Splendiferous! That is the everlasting battle cry of the precocious animals who inhabit Wonderland. Get used to it, you’re going to hear it a whole lot. It may be the only thing you take away from Wonder Park, which finally brings the box art of a Roller Coaster Tycoon knockoff to the silver screen. A script so spastic that it forgets its own title. A group of characters so flat that 3-D can only give them one dimension. A film about creative inspiration that has absolutely none.
Things start out splendiferous enough, with a fairly engrossing story of a wonder kid grappling with the loss of childhood innocence. You see, June (Brianna Denski) and her unnamed mother (Jennifer Garner, presumably because Judy Greer was unavailable) created a Wonderland as a creative channel for June’s engineering skills. She’s a dedicated gal, nearly tearing up the entire neighborhood to test her inventions. Thankfully, her family has an endless bank account to pay for both property damages and treatment for Mom’s disease that will keep her away from home for a while. Watching June start to lose her innocence and creativity is genuinely heartbreaking, teasing a mature tone that could send us in a slightly better direction. However, when Judy decides to ditch Math Camp to take care of her dad (Matthew Broderick), she starts to have a psychotic breakdown in the woods where the theme park and talking animals she created comes to life. This is where the film, dare I say, goes off the rails.
You see, Boomer (Ken Hudson Campbell), Steve (John Oliver) Greta (Mila Kunis) and company find themselves locked in a battle with “the darkness.” Without a single idea between their indistinguishable minds, they turn to June to help them save their simian leader Peanut (Norbert Butz) and get the park up and running.
This is where we should start to fall in love with the June’s creations, but there is nothing to love about them. Each one has a shtick, and all of their interactions consist of them…doing that…while barely acknowledging the others’ presence. Greta snorts and gives orders, Boomer switches between yelling and falling asleep, Steve makes PG rated John Oliver jokes, so on and so forth. In a movie that would bother to remember that it’s called Wonder Park and not Wonderland, each of these characters would represent a different part of June’s personality or insecurity. They would bond as their clashing personalities help her find a complete person lying underneath. It would be a story about how grief manifests itself in different ways — hold on — Boomer is asleep again — be right back.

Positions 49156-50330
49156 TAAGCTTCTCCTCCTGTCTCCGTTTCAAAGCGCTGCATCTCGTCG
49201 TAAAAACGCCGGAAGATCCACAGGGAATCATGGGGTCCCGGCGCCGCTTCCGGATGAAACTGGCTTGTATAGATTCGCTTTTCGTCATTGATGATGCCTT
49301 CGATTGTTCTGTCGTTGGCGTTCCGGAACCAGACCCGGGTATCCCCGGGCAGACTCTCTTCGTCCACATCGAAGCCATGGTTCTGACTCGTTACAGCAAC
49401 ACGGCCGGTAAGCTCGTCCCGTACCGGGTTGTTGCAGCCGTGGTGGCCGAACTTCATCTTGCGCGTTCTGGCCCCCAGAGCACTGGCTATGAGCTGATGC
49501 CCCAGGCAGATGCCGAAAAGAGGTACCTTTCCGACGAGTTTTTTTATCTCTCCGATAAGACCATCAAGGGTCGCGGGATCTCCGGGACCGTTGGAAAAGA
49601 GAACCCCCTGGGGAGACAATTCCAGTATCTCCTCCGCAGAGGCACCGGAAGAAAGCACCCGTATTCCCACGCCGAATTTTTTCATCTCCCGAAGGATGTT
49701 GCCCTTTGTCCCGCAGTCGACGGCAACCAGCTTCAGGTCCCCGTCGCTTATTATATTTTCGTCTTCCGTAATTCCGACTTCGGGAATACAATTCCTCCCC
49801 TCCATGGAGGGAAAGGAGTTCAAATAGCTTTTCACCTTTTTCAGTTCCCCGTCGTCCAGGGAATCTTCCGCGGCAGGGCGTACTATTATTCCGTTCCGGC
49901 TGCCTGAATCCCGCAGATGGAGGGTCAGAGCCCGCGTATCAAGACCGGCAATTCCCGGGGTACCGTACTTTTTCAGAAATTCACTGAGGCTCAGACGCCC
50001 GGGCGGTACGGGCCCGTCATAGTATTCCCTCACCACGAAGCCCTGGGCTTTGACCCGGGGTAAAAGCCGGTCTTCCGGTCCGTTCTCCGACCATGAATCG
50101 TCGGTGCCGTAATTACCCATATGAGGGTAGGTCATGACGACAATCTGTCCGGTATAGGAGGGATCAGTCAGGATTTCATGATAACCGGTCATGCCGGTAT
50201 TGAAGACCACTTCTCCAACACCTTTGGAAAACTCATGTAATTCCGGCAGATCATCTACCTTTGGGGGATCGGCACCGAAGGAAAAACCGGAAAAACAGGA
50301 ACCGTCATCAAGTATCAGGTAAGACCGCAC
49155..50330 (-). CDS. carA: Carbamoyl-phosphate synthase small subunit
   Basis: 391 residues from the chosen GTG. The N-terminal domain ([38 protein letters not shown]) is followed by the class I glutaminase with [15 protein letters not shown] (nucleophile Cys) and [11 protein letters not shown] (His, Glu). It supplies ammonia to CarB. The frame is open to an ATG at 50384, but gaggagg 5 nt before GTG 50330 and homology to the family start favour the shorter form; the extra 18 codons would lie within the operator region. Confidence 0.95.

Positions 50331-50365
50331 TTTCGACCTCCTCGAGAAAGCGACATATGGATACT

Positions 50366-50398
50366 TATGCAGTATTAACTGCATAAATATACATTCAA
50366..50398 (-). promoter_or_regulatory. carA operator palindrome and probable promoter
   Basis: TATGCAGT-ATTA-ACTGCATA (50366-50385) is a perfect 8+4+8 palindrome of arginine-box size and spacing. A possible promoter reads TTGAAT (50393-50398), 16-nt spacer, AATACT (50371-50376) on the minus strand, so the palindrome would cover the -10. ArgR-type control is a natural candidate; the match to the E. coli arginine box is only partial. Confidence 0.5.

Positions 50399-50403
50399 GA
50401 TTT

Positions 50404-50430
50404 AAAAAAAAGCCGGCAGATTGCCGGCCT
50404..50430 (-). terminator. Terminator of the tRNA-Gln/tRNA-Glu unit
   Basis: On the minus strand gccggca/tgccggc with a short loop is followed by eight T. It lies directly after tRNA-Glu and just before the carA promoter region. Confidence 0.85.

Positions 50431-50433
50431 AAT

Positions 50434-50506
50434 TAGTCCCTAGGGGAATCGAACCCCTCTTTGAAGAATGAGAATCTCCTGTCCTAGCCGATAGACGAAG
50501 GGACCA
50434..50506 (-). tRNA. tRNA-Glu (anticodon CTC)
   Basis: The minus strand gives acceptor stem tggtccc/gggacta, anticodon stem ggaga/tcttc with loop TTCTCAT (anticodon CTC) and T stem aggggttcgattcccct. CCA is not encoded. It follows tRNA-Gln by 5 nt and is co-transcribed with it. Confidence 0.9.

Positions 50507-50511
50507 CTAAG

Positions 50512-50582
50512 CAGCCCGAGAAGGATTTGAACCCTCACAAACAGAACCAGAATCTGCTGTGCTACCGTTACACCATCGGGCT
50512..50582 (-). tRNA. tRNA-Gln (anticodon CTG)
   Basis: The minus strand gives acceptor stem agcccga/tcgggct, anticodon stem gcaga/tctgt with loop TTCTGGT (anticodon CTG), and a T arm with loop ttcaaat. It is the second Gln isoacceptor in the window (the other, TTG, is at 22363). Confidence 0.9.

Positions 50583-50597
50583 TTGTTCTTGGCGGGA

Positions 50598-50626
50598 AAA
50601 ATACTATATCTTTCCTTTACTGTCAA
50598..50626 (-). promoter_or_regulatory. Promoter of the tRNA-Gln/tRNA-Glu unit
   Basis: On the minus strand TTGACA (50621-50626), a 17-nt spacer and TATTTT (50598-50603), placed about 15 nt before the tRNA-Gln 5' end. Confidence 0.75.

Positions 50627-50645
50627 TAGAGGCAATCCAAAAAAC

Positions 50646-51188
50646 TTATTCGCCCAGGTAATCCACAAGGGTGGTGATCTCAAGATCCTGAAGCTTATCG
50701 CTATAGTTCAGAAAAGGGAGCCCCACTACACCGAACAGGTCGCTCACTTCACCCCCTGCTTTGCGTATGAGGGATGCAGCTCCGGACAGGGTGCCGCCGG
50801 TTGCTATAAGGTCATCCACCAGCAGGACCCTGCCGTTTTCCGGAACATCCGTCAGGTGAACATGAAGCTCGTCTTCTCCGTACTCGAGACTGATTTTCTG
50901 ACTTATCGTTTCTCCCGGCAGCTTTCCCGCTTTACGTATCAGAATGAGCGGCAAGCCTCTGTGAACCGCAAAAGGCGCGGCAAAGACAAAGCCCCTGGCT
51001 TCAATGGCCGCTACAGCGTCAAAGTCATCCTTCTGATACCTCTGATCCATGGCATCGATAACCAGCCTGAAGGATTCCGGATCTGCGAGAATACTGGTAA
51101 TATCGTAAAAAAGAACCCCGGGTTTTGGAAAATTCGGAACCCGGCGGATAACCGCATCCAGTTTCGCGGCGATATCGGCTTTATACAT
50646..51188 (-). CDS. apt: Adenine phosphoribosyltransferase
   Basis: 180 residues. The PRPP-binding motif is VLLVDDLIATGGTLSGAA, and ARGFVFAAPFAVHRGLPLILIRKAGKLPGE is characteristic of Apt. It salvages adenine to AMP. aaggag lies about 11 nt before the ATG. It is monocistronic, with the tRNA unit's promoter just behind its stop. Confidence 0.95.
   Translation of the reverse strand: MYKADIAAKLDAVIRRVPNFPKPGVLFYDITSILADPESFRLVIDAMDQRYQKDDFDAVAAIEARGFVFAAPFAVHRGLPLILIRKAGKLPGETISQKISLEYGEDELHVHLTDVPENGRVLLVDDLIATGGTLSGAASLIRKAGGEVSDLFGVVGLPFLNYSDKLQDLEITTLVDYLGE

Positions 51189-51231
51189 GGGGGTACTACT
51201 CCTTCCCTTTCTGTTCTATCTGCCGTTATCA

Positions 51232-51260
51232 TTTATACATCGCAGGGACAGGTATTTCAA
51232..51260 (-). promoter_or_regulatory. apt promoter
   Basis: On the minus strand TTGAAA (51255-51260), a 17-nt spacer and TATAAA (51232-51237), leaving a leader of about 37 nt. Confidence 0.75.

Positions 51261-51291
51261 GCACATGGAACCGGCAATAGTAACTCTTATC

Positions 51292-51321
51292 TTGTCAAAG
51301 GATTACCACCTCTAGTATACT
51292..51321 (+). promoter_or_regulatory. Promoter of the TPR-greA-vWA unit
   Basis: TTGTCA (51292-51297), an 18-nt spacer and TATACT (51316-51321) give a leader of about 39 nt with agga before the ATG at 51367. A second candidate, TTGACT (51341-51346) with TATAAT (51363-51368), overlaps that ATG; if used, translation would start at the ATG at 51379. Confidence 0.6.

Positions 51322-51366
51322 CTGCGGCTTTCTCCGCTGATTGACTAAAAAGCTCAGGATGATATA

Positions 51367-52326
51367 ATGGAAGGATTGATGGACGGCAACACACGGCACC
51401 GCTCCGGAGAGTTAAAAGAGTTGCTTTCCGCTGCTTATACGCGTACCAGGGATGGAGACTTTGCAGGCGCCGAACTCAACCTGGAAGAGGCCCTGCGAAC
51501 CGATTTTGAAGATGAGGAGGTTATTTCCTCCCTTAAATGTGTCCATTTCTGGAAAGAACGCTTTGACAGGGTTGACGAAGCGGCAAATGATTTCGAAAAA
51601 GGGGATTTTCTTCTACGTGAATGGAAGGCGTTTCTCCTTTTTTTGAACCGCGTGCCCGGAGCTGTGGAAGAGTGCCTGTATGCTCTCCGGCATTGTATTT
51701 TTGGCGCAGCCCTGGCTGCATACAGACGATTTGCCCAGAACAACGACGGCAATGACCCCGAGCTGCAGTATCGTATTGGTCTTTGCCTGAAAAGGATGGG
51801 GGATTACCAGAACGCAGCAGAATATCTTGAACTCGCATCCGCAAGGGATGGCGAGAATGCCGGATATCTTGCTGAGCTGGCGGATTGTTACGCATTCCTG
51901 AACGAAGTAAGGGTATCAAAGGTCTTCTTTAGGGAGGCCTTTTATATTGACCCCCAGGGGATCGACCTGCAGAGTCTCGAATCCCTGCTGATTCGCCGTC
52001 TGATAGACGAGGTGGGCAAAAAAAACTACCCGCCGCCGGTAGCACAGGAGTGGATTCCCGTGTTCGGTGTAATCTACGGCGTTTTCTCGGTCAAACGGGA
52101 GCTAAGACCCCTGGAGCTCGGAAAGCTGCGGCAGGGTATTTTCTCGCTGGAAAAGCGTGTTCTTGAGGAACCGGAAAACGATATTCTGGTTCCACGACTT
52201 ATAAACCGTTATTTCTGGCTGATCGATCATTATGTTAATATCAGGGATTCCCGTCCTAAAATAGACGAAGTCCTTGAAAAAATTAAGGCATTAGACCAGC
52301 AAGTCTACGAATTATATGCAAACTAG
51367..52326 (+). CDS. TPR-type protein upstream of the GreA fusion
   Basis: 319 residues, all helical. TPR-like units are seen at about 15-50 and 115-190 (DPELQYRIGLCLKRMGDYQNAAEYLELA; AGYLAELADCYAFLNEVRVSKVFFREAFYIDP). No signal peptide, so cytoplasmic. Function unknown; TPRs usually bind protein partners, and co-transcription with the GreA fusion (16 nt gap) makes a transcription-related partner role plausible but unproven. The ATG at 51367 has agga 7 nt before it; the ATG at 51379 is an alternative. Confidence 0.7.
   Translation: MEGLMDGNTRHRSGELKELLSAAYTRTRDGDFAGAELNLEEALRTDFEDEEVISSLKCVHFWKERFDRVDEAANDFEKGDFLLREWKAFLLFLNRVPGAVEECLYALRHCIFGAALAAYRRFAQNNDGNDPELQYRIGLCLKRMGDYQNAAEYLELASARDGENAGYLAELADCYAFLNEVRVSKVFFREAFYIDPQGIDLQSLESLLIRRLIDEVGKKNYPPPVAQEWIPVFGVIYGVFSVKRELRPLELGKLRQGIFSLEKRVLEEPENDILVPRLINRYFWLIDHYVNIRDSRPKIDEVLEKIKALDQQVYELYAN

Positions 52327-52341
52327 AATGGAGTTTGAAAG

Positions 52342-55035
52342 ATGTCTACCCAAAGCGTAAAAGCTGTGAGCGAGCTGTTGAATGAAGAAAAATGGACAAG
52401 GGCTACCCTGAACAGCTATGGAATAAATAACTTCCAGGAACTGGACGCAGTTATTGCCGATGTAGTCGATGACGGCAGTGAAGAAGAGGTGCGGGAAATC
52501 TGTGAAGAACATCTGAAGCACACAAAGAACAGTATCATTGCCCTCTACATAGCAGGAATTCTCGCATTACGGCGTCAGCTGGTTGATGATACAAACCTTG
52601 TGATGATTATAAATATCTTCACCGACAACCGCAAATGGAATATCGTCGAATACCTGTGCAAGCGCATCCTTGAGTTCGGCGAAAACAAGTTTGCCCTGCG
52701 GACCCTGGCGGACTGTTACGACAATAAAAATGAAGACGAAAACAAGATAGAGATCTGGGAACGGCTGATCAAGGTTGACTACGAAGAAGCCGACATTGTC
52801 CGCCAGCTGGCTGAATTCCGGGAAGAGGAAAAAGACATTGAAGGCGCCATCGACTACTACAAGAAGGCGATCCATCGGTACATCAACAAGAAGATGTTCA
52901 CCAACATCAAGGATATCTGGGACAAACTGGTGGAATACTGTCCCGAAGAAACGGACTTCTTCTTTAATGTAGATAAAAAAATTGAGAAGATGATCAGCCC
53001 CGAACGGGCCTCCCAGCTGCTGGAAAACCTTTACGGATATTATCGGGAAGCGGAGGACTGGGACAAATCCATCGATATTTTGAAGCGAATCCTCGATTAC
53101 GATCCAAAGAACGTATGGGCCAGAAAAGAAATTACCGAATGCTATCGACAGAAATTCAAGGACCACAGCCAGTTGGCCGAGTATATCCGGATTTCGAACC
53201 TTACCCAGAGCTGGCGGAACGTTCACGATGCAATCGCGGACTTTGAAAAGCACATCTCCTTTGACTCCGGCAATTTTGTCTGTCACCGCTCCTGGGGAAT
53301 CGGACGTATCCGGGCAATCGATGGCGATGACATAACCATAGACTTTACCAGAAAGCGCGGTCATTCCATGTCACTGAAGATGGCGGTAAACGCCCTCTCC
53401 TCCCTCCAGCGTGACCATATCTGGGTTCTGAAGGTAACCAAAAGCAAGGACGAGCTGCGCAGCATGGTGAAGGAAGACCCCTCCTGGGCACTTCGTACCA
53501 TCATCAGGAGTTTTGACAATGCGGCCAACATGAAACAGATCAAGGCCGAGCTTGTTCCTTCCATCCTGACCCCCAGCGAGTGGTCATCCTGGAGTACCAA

We’re treated to one bombastic action sequence after another. Each one is such a cacophony of lights, colors, flailing limbs, and screaming (so much screaming) that we cannot take in the admittedly inventive designs that lie within wonderland. We’re falling into lava pits, spinning through loopty loops and bobbing through quantum realm esque bubble worlds but you wouldn’t know it. There’s never a moment where we get to soak these worlds in. We’re just racing through them, being chased by small toys that “the darkness” spawns whenever the movie gets bored. It gives us so much to look at and yet continually shows us nothing.
Perhaps I’m being a bit mean to a film that just wants its preteen audience to have something to scream along too while basking in their sugar high. After all, kids don’t get nearly enough mindless stimulation from the Netflix babysitter that only charges twenty dollars a month. Kids don’t think. They run around, munch on junk food, and yell gobbledygook that isn’t worth listening too. Why should we challenge that? It’s cute. After all, the last Pixar movie they saw made them cry, and wedging your way our of that whole ordeal was real hard. Don’t worry, with films like Wonder Park, you’ll be able to keep them nice and sheltered for a little while longer. Splendiferous!